How To Uninstall / Remove Synology Cloud Station On Ubuntu

There isn’t a clear way to uninstall the Synology Cloud Station client on Ubuntu from the GUI. The only ways seems to be from the command line and it took me a while to find it.

Cloud Station is installed in your home directory in a hidden folder called ./Cloudstation. There is an uninstall script buried in a few folders down.

Open a terminal and run:


Job done.

I hope this helps someone.

WordPress / MySQL keeps crashing on Ubuntu / Digital Ocean

I host a couple of WordPress sites on Ubuntu hosted on Digital Ocean droplets. I use their standard WordPress application (pre built WordPress on Ubuntu) with the smallest size Droplet possible. It has just 512MB Ram and 20GB SSD Disk and 1 logical core – i.e. it isn’t very quick.

Anyhow, I started to have a few problems with MySQL crash. I manifested itself by WordPress complaining that it could not connect to the database. I could fix the problem by restarting MySQL – ‘sudo service mysql restart’.

The longterm fix is to give MySQL more memory but I didn’t really want to do that. So, I opted to provide the server with more swap space. Given that Digital Ocean server are SSD’s this would be quite quick.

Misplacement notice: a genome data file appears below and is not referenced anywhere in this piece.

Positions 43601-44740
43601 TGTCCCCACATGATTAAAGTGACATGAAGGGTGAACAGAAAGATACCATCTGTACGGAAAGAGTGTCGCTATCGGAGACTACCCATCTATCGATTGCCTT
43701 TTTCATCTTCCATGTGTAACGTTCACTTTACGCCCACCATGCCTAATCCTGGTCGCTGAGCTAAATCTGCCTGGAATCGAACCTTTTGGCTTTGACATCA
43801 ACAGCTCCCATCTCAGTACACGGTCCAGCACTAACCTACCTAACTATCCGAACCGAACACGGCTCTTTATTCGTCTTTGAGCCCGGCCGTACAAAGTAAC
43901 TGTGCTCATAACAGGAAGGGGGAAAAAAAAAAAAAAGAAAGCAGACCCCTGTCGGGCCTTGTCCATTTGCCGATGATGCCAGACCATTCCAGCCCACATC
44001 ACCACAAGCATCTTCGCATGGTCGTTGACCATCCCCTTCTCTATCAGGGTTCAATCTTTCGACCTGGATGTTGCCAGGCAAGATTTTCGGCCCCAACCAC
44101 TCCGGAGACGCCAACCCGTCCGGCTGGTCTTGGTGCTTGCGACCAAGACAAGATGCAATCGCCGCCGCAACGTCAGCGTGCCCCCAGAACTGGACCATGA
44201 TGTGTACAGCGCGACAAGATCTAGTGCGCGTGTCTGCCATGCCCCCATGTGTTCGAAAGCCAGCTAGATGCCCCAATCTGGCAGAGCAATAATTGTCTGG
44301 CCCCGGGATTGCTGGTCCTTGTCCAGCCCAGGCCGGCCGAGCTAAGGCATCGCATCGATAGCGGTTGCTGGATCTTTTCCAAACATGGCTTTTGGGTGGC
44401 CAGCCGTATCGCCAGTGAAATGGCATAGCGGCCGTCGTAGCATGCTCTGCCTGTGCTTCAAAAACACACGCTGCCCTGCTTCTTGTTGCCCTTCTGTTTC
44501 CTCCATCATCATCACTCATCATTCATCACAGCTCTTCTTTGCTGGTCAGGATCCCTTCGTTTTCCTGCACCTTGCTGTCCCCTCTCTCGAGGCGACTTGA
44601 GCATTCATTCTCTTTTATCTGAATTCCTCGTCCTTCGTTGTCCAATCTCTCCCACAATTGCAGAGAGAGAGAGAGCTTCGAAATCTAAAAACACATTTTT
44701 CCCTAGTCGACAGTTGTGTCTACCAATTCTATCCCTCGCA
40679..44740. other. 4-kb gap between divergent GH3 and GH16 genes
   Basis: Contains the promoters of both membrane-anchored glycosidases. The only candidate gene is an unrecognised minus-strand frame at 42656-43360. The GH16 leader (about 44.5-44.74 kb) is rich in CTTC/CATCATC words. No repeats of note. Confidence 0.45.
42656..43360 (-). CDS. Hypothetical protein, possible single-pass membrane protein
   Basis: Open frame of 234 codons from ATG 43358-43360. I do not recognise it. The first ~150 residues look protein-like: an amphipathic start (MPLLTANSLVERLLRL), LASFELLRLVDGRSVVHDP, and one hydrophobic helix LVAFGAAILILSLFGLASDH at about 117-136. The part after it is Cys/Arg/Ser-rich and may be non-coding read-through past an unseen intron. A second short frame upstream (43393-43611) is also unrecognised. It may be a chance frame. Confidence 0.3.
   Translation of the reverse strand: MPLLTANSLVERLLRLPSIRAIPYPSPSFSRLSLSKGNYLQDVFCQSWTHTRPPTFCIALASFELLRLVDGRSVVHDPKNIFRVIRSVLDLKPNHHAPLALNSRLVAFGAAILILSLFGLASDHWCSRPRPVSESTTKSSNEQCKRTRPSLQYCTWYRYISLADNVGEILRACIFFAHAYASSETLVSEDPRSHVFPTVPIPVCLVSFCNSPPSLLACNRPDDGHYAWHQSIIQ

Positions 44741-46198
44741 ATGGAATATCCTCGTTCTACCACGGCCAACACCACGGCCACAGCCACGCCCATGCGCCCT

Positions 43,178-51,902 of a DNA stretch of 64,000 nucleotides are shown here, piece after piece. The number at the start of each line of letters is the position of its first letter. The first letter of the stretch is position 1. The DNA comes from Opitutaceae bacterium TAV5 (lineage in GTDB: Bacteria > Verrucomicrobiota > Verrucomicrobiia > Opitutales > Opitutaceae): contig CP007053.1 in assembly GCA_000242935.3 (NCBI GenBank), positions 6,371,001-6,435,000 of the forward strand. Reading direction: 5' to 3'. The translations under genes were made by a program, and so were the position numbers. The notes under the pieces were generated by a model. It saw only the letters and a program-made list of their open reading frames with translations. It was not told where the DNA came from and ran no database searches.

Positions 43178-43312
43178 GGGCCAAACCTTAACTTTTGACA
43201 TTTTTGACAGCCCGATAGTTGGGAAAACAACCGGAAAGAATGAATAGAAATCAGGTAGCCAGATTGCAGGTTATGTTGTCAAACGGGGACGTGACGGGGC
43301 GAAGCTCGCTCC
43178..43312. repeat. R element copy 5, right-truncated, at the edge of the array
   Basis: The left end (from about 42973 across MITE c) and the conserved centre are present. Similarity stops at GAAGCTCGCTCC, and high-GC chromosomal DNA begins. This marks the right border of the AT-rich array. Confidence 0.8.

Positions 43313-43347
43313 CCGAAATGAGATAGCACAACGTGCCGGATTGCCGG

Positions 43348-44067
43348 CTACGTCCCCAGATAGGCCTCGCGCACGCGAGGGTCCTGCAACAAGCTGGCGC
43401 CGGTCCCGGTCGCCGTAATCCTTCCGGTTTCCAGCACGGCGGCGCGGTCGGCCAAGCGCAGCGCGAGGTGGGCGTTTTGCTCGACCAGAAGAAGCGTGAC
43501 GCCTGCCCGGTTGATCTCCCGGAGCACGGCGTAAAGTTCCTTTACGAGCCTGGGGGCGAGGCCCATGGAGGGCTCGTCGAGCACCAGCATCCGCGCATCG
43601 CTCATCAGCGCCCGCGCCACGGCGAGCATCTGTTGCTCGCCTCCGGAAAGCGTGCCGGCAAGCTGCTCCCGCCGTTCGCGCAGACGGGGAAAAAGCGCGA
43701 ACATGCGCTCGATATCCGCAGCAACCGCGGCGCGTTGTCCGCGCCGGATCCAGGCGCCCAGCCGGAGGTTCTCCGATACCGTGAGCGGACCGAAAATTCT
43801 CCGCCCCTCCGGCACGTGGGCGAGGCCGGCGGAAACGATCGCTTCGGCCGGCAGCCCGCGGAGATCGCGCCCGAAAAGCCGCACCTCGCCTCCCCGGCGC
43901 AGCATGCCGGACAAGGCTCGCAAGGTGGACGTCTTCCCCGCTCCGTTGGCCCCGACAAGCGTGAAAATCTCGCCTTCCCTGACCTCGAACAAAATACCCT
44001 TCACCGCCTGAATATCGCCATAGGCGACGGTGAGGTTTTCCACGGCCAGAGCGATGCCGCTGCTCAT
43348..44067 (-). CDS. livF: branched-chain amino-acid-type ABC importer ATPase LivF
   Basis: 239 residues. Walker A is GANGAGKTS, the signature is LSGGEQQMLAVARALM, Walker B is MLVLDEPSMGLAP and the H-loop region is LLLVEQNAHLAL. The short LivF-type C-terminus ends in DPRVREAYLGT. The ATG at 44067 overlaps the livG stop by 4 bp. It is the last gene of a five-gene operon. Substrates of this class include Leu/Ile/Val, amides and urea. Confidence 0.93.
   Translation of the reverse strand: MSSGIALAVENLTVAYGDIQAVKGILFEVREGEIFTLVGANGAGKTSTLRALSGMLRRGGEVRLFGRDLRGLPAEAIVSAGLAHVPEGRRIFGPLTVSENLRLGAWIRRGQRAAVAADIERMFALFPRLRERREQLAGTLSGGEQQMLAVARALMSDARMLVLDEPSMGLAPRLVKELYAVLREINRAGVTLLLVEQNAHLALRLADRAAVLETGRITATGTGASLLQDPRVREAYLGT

Here is how you add swap to an Ubuntu server:

1 – Check you what swap you have.

sudo swapon -s

If you get blank response then you don’t have any swap. Digital Ocean doesn’t seem to provide swap by default.

2 – Check how much disk space you have.

df -h
Filesystem      Size  Used Avail Use% Mounted on
udev            234M     0  234M   0% /dev
tmpfs            49M  528K   49M   2% /run
/dev/vda1        20G  2.3G   17G  12% /
tmpfs           245M     0  245M   0% /dev/shm
tmpfs           5.0M     0  5.0M   0% /run/lock
tmpfs           245M     0  245M   0% /sys/fs/cgroup
tmpfs            49M     0   49M   0% /run/user/1000

I had 17G and so could easily give the server 1g swap.

3 – Use fallocate to reserve space on the file system. Fallocate is used because it doesn’t bother to write anything to the file system. It just allocates the space on the disk.

sudo fallocate -l 4G /swapfile

4 – Set file permissions

sudo chmod 600 /swapfile

5 – Convert it to a swap file

sudo mkswap /swapfile

6 – Add the swap

sudo swapon /swapfile

7 – Check that the swap is there

sudo swapon -s

8 – Add it to the fstab
so that it is mounted when the server reboots

sudo nano /etc/fstab

and put this line at the bottom:

/swapfile   none    swap    sw    0   0

Finally, you can check it has all worked…

sudo swapon -s
Filename				Type		Size	Used	Priority
/swapfile                              	file    	1194300	103160	-1